Lessons from Listening: The Aid Effectiveness Agenda : A Critical Systems Heuristics analysis of the Grand Bargain and Paris Declaration for Aid Effectiveness from the perspective of implementers and local practitioners

University essay from Linnéuniversitetet/Institutionen för samhällsstudier (SS)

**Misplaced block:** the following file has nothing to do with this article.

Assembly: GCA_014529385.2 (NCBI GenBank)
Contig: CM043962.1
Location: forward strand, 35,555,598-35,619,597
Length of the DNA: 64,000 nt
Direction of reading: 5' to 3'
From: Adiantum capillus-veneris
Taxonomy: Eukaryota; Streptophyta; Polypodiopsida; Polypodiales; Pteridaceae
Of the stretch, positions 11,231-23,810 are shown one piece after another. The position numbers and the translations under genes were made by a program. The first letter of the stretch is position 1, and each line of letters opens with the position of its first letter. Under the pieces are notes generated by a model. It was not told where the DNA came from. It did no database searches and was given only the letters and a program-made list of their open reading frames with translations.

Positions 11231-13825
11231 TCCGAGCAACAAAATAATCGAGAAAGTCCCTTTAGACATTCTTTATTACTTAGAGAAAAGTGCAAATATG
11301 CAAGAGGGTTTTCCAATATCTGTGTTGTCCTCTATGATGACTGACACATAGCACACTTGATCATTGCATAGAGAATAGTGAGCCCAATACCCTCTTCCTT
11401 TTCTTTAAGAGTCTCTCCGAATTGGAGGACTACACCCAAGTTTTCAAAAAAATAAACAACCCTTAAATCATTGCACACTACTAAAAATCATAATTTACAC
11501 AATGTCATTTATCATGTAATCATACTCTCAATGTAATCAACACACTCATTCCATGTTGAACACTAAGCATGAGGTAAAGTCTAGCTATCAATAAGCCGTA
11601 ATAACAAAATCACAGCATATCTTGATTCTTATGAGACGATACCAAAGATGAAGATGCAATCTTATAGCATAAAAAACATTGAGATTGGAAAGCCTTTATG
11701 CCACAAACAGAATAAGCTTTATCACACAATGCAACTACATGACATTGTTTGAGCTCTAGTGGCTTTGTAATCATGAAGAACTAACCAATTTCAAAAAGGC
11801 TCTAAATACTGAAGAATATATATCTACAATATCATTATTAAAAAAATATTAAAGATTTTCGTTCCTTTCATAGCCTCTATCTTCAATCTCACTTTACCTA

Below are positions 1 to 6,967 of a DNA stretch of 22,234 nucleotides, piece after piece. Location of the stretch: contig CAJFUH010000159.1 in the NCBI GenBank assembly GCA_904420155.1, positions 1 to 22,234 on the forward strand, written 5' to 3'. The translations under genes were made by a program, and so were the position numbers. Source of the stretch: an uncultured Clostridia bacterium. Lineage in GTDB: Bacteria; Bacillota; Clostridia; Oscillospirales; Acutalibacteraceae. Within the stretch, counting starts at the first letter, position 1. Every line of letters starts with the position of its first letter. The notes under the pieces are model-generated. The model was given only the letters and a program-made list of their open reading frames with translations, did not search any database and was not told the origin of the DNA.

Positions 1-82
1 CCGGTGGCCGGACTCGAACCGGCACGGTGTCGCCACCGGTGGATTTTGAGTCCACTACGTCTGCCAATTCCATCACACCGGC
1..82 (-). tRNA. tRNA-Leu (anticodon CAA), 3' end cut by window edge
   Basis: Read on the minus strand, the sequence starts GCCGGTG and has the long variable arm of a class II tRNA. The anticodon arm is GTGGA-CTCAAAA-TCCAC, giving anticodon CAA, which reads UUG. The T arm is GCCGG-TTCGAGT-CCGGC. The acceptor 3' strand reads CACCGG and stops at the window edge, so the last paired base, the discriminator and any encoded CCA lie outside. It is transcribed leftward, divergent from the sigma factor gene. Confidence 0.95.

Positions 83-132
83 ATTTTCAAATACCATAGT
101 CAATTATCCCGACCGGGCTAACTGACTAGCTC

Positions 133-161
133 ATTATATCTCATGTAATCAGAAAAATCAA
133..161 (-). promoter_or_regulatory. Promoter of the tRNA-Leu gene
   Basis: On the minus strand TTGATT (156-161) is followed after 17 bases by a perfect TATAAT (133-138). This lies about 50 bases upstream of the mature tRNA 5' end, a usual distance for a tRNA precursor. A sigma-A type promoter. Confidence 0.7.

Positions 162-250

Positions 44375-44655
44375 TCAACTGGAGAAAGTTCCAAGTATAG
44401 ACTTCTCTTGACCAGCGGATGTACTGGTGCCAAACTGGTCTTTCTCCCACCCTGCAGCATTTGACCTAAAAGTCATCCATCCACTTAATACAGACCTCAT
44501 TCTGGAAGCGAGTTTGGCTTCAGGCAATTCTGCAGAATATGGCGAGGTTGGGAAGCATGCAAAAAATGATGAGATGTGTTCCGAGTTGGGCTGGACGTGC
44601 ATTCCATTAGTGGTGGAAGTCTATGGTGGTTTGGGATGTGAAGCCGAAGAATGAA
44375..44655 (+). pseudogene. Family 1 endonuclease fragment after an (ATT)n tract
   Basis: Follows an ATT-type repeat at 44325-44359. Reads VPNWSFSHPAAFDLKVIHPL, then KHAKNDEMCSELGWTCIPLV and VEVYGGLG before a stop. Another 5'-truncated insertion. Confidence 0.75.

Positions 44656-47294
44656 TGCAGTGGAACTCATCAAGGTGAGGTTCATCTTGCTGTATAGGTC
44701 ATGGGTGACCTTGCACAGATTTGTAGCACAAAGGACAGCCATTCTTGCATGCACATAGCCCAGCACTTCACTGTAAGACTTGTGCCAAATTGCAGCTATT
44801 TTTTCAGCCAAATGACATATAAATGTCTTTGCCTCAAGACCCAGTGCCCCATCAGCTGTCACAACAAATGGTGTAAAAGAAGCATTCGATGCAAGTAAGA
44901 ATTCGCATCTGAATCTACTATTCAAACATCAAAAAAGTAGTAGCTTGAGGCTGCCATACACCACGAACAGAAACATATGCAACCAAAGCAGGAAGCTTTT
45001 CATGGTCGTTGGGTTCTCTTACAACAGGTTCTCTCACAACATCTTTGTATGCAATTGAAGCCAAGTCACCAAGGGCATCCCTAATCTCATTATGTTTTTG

Abstract: Wide debates over the last 15 years have questioned the impact of global initiatives like the Paris Declaration on Aid Effectiveness 2005 and more recently the Grand Bargain 2017 on any real improvements to the development effectiveness agenda. Many also ask to what extent do the initiatives consider the concerns and views of practitioners as stakeholders who implement the objectives and who have valuable experience, contextual insights, specific skill-sets and innovative ideas on how to address complex problems (Sjöstedt 2013). The breadth of literature surrounding the initiatives seems to reflect this, collectively calling for improvements in four common theme areas; greater collaboration, partnership and coordination between actors; instilled mutual accountability and shared responsibility; simplified administrative requirements for implementers; and greater participation and inclusion of stakeholder voices throughout processes. Questions that ask ‘who are the actors and decision-makers?’, and ‘who ought they be?’ can highlight gaps between an ideal situation and the reality, and is characteristic of a Critical Systems Heuristics (CSH) approach to analysing sources of influence in a typical system, or in this case, global initiative. Therefore, this paper analyses the voices of aid and development practitioners who are actively working in the sector, and compares their responses to the four themes from the literature. The research was conducted over three (3) months from May to July 2018 and interviewed nineteen (19) participants from a wide variety of development and humanitarian backgrounds and levels. The main findings of the research are summed as follows: Definitions of ‘effectiveness’ vary and depend on underlying political influences  Global initiatives like the Paris Declaration and Grand Bargain have had minimal visible impact on changing systems at the implementation level The role of global initiatives is however still important as forums for promoting discussion, defining boundaries and unifying debates Power imbalances and hierarchies within the development sector are structurally embedded and addressing this is crucial to improving effectiveness Real improvements to the effectiveness agenda require both innovative, participative and evidence-based learning, and systems to accept and address the concerns of implementers

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